Dare To Be Great, Inc. (Dare), was a Florida corporation that was wholly owned by Glenn W. Turner Enterprises, Inc. Dare offered self improvement courses aimed at improving self motivation and sales ability. In return for an investment of money, the purchaser received certain tapes, records, and written materials. In addition, depending on the level of involvement, the purchaser had the opportunity to help sell the Dare courses to others and to receive part of the purchase price as a commission. There were four different levels of involvement.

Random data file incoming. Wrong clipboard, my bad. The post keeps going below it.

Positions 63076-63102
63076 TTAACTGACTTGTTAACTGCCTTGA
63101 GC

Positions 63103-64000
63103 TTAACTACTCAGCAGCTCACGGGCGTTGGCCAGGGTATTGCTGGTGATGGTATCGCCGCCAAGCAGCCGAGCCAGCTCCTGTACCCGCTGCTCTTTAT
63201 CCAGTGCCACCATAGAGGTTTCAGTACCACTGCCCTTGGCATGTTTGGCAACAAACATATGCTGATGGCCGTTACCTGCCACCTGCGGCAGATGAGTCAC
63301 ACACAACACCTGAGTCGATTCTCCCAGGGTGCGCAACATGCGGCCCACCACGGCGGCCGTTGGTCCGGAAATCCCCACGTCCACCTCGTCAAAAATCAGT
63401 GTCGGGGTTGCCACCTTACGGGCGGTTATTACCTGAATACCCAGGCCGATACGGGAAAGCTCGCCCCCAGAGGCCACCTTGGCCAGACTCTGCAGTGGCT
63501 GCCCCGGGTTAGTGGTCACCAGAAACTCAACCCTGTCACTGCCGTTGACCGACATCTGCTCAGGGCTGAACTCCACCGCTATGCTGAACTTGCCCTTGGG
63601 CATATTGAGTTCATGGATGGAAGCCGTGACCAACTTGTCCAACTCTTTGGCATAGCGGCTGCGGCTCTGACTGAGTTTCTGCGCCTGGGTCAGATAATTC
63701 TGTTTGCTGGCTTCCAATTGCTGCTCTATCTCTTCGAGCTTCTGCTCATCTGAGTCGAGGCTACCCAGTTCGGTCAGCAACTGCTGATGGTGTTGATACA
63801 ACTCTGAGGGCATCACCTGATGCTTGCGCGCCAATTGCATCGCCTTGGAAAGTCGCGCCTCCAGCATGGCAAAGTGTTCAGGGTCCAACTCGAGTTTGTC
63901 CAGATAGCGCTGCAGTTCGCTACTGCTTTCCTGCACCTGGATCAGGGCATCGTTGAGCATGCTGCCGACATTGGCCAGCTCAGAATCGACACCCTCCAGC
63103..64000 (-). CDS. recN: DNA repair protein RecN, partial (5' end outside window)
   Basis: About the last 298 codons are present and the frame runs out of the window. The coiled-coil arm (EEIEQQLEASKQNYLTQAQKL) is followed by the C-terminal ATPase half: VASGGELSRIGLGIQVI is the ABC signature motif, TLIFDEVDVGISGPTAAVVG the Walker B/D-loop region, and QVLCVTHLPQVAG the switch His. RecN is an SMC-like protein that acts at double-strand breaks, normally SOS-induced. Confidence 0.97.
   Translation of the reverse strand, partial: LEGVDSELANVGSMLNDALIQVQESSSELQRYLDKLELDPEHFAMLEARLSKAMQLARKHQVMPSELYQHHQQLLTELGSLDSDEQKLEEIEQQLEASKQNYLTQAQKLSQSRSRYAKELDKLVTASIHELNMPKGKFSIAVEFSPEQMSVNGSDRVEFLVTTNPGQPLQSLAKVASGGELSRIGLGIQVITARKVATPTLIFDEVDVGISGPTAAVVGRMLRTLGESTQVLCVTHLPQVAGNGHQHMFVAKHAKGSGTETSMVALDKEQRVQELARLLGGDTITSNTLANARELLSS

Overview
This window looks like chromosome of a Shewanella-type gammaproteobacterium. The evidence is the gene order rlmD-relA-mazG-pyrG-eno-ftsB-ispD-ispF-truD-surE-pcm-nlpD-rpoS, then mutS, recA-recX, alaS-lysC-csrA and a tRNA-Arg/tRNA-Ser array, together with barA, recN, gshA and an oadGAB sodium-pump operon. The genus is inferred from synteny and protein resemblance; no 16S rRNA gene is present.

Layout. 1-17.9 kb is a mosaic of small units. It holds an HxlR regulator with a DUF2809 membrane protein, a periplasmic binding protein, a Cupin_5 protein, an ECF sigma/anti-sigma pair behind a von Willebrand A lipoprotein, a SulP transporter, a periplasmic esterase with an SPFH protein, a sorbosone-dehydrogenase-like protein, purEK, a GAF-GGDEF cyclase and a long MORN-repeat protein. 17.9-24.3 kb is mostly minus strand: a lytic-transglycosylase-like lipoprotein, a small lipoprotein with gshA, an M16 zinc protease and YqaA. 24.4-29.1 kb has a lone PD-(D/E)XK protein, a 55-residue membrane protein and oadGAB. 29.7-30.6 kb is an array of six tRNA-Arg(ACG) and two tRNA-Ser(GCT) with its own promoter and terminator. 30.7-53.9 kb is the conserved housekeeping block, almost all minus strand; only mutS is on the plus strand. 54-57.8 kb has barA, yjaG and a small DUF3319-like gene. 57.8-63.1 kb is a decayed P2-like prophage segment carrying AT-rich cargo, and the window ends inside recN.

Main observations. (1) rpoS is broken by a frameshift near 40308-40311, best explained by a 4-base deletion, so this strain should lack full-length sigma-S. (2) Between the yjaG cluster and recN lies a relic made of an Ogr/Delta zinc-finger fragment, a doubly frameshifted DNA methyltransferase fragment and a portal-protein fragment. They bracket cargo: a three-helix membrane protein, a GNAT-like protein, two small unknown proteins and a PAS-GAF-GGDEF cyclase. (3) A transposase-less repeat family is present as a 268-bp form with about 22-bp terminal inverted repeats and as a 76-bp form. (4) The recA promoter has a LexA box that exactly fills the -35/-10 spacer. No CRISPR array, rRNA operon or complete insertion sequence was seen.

The task of salespersons was to bring prospective purchasers to “Adventure Meetings.” The meetings, which were conducted by Dare people and not the salespersons, were conducted in a preordained format that included great enthusiasm; cheering and charming, exuberant handshaking; standing on chairs; and shouting. The Dare people and the salespersons dressed in modern, expensive clothes, displayed large sums of cash, drove new expensive automobiles, and engaged in hard sell tactics to induce prospects to sign their name and part with their money. In actuality, few Dare purchasers ever attained the wealth promised. The recordings and materials distributed by Dare were worthless. Is this sales scheme a “security” that should have been registered with the SEC? Securities and Exchange Commission v. Glenn W. Turner Enterprises, Inc., 474 F. 2d 476, 1973 U. S. App. Lexis 11903 (United States Court of Appeals for the Ninth Circuit)